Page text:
Pauling was confident that he could solve DNA. He had already started thinking about
it. The only problem would be if someone beat him to it, but he could not take the
possibility very seriously. Wilkins and Franklin were at work on it - Corey, in fact,
had visited Franklin's laboratory while over for the Royal Society meeting in May
and had seen her excellent DNA x-ray photos - but there was no indication that either
of them knew enough chemistry to be a serious threat.
If Bragg were involved, that would be a different matter. But the only indication
that anyone at the Cavendish was looking at DNA came from one of Pauling's Caltech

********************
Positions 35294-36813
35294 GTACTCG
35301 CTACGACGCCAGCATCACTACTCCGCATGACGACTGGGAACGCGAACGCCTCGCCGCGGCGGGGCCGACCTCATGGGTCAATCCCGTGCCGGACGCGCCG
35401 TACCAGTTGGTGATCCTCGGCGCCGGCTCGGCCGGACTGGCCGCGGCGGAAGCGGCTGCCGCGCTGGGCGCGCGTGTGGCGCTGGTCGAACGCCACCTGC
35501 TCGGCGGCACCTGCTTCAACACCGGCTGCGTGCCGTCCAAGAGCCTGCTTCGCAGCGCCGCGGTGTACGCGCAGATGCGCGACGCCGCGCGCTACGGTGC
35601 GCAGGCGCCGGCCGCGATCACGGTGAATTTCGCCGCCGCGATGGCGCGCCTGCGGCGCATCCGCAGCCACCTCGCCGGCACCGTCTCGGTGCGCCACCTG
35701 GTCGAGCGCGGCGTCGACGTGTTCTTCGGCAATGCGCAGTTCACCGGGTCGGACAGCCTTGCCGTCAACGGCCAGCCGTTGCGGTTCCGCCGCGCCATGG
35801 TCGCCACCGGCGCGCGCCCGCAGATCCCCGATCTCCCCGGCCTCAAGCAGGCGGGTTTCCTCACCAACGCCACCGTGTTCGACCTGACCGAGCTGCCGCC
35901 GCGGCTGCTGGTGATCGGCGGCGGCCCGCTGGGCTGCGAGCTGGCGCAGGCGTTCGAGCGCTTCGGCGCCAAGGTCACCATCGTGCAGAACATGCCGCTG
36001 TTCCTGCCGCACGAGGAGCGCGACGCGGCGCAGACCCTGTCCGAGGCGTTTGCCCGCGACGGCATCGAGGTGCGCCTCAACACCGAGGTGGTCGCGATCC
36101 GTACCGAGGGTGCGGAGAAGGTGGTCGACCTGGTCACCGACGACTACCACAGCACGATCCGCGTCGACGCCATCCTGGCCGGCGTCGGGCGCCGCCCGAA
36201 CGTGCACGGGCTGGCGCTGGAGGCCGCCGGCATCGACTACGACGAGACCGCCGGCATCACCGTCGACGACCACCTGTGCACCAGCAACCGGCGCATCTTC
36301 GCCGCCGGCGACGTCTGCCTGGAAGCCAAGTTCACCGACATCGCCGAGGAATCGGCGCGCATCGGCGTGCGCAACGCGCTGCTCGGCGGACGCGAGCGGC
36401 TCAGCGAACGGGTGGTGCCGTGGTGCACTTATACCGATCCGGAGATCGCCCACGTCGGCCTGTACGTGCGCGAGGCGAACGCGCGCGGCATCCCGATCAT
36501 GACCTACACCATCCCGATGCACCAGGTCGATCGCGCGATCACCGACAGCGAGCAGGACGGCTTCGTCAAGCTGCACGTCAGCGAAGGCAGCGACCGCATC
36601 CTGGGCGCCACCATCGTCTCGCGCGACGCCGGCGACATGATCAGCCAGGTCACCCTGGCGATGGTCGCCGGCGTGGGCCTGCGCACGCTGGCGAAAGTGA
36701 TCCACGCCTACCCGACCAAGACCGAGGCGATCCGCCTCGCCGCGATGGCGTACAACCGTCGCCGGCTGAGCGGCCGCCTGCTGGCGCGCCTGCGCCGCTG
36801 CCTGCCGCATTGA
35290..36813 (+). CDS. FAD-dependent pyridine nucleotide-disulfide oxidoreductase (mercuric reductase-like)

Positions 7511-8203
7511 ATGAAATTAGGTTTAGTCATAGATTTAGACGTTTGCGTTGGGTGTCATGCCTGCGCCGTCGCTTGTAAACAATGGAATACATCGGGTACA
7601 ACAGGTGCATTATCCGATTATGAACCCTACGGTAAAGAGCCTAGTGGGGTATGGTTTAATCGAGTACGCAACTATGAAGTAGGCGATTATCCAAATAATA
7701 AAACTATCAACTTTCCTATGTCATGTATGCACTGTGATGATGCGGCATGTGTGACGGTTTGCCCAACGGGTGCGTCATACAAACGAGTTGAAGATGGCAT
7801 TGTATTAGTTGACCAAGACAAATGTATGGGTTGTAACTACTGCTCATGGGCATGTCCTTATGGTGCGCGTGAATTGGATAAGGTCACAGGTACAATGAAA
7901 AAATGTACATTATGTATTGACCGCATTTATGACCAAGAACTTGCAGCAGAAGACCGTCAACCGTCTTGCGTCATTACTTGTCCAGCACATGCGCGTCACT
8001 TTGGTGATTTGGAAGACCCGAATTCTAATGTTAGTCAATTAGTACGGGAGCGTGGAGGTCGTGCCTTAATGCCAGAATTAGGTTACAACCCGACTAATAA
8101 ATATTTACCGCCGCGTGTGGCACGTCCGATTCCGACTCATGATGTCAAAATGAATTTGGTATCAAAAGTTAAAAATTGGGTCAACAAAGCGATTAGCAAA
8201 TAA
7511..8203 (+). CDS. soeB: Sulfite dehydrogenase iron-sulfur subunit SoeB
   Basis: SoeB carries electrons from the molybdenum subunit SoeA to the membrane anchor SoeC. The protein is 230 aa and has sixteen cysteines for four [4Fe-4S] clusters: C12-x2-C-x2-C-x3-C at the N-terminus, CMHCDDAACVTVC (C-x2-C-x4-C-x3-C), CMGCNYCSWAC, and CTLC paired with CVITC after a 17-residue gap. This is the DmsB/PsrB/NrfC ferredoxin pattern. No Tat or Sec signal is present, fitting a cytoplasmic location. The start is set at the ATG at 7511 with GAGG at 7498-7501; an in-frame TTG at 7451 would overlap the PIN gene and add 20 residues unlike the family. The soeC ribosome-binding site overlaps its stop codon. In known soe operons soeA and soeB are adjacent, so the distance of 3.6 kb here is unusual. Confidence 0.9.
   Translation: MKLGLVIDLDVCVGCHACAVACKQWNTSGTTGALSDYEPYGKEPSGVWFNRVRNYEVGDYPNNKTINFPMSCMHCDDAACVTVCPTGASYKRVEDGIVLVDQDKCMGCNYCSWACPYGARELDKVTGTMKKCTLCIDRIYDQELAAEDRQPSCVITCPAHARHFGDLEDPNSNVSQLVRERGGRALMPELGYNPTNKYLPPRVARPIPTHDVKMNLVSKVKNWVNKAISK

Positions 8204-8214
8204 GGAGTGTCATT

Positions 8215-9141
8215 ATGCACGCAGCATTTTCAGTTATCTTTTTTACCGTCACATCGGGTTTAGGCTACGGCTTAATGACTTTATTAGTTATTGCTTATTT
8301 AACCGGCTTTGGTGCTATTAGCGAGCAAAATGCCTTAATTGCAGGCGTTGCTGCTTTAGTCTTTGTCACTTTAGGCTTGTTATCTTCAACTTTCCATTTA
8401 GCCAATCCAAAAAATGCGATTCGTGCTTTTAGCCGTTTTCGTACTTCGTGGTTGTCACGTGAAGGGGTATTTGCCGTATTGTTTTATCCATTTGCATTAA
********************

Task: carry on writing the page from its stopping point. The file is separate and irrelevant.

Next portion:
colleagues, Max Delbrück, who was in correspondence with a young postdoctoral fellow of Kendrew's, twenty-two-year-old
Jim Watson. Watson had written Delbrück something about looking for a DNA model. Delbrück
shared Watson's letter with Pauling.
It did not sound very serious. Although Delbrück thought Watson was promising, he
had not been good enough to get admitted to Caltech when he applied for graduate work.
The gentlemen at the Cavendish had, in any case, not yet beaten Pauling in any race.
Click images to enlarge
Max Delbrück. 1949.
Pauling Diary: "Trips to Germany, Sweden, and Denmark, July and August 1953" July - November 1953.
"Max is rather silent, but to spend the days chewing on a problem, and writing and
erasing things on the blackboard with him, is terribly exciting. He is unusually cultured
by American standards. You know, most American scientists are duds; they never have
read a sensible book."